The City Council’s Committee on Public Safety approved an ordinance empowering Chicago police to impound motorcycles accused of drifting and drag racing.
By Fran Spielman Updated Apr 16, 2021, 6:20pm CDT
With temperatures rising and motorcycle engines revving, Chicago aldermen launched another crackdown Friday to stop motorcycle clubs from wreaking life-threatening havoc on Lake Shore Drive and city streets.
- How Telangana police solved mysterious case in which a biker was jabbed with poison
- Telangana biker dies after hitchhiker allegedly injects him with poison
- It’s All Fun And Games Until Someone Gets Sent To Prison
- Comanchero bikie boss Tarek Zahed seen back out in public after defying the odds to survive Sydney gangland shooting
- Mass. truck driver acquitted in deaths of 7 motorcyclists in N.H.
The City Council’s Committee on Public Safety approved an ordinance championed by Ald. Pat Dowell (3rd) empowering Chicago Police officers to impound motorcycles, dirt bikes and other “nonhighway vehicles” accused of drifting and drag racing.
The ordinance would also impose stiff fines against motorcyclists who operate without license plates.
In January 2020, CPD vowed to “swarm” motorcycle rally points and use helicopters, license plate recognition cameras and noise monitors on Lake Shore Drive to stop motorcycle clubs from continuing to wreak havoc.
Also on Friday, the Public Safety Committee agreed to broaden the umbrella of Chicago’s hate crime ordinance to include gender identity. The protection already includes race, religion, sexual orientation and military status.
The crackdown on problem motorcyclists can’t come soon enough for 1st District Chicago Police Commander Jake Aldernan.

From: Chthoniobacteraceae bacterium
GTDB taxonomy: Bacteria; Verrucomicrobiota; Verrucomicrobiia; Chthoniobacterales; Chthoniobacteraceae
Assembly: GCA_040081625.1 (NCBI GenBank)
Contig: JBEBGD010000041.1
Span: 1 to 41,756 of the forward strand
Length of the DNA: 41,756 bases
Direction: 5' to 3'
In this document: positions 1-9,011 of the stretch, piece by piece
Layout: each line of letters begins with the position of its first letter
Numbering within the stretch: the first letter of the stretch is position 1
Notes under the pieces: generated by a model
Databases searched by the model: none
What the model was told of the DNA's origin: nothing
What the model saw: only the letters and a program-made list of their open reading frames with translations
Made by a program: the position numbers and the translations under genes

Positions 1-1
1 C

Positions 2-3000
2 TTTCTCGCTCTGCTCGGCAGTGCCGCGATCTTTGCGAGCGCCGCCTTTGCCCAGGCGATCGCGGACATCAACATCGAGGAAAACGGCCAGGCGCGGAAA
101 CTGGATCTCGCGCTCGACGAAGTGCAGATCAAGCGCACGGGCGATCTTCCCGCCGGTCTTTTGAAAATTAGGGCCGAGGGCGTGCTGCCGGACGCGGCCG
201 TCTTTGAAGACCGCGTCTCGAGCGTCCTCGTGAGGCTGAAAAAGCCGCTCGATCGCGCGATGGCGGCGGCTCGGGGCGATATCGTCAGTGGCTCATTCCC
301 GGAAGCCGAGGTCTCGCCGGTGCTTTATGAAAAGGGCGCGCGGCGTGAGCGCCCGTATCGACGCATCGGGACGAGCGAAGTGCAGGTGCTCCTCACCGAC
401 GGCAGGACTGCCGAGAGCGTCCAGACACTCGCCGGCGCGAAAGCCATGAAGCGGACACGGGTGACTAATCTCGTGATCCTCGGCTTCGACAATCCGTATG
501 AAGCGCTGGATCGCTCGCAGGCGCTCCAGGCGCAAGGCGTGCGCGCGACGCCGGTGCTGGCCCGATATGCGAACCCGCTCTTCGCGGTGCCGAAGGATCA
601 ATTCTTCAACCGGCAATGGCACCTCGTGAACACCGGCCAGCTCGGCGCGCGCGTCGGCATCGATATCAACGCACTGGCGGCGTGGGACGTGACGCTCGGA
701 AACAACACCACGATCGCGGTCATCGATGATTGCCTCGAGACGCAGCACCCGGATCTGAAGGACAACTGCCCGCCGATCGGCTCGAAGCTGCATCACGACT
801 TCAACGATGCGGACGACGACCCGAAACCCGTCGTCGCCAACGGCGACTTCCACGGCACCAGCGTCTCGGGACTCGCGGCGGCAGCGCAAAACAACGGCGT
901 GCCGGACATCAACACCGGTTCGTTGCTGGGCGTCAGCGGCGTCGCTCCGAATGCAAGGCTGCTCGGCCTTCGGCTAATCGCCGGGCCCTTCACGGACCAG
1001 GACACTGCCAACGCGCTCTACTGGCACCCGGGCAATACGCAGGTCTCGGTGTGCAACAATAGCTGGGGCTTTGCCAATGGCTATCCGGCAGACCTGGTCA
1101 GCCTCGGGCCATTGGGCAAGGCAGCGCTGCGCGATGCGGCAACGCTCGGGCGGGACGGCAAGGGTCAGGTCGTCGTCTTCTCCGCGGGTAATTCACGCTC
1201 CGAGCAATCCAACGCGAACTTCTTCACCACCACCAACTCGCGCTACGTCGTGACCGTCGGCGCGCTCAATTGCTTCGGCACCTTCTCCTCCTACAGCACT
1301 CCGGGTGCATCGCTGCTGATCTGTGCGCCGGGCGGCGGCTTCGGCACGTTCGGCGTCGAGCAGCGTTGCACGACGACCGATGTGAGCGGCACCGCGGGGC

During warm weather, Aldernan said it’s an “almost everyday occurrence” to have a drag racing subculture of motorcyclists ranging from “20 to over 800” rampaging through the downtown, the South Loop and along the lakefront.
“We have groups of off-road vehicles … frequently around the museum campus, all through Grant Park, going very close to small children. Most of these motorcycles don’t have license plates displayed. If they do have a license plate, they bend the license plate back so that it can’t be observed by an officer or a plate reader,” Aldernan said.
“These groups almost always do not stop for the police when we attempt to make a traffic stop. In fact, in many instances, they encircle police cars and attempt to get the officers to chase them.”
Aldernan recalled numerous instances over the past six months when 15 or 20 motorcyclists were stopped at a gas station or another location. None of them had license plates.
“Each of them was handed a $60 citation, to which they essentially laughed,” he said.
“The image of those 15 vehicles being impounded and putting that in the news is what we’re hoping will curtail this behavior.”
Deputy Chief Michael Pigott said the recklessness with which motorcycle clubs operate is putting motorists, pedestrians and police officers at risk.
“This is a very dangerous game that they’re playing. We need to act and get more tools before members of the public get hurt,” Pigott said.
“We can’t chase them. We can’t create a reckless, dangerous situation, and they’re not stopping for us. When we do eventually get a handful of them, the ordinances aren’t an effective deterrent. … We need these enhanced penalties, not just a $60 fine. That’s just the cost of them doing business.”
Downtown Ald. Brendan Reilly (42nd) said the idea of surrounding motorcyclists stopped at gas stations has been tried before with great success.
“The BP Amoco at Lasalle and Ontario, for example. We used to meet them there and basically block them in the lot. We’d have a Streets and San flatbed. And they would remove stolen motorcycles. They would recover weapons, drugs. They’d get DUI arrests. It was a total jackpot for crime statistics,” Reilly said.
“Those have fallen off. I’m not sure why. But they were effective, and they did send a message when we did them early in the season.”
Ald. Tom Tunney (44th) said loud and speeding motorcycles are the No. 1 issue during CAPS meetings in the Town Hall District.
“Living along the lakefront, I would like to see more helicopter missions and I’m not seeing it,” Tunney said.
“We get helicopter complaints, but it’s mostly around Wrigley during the games.”
Source: Chicago Sun Times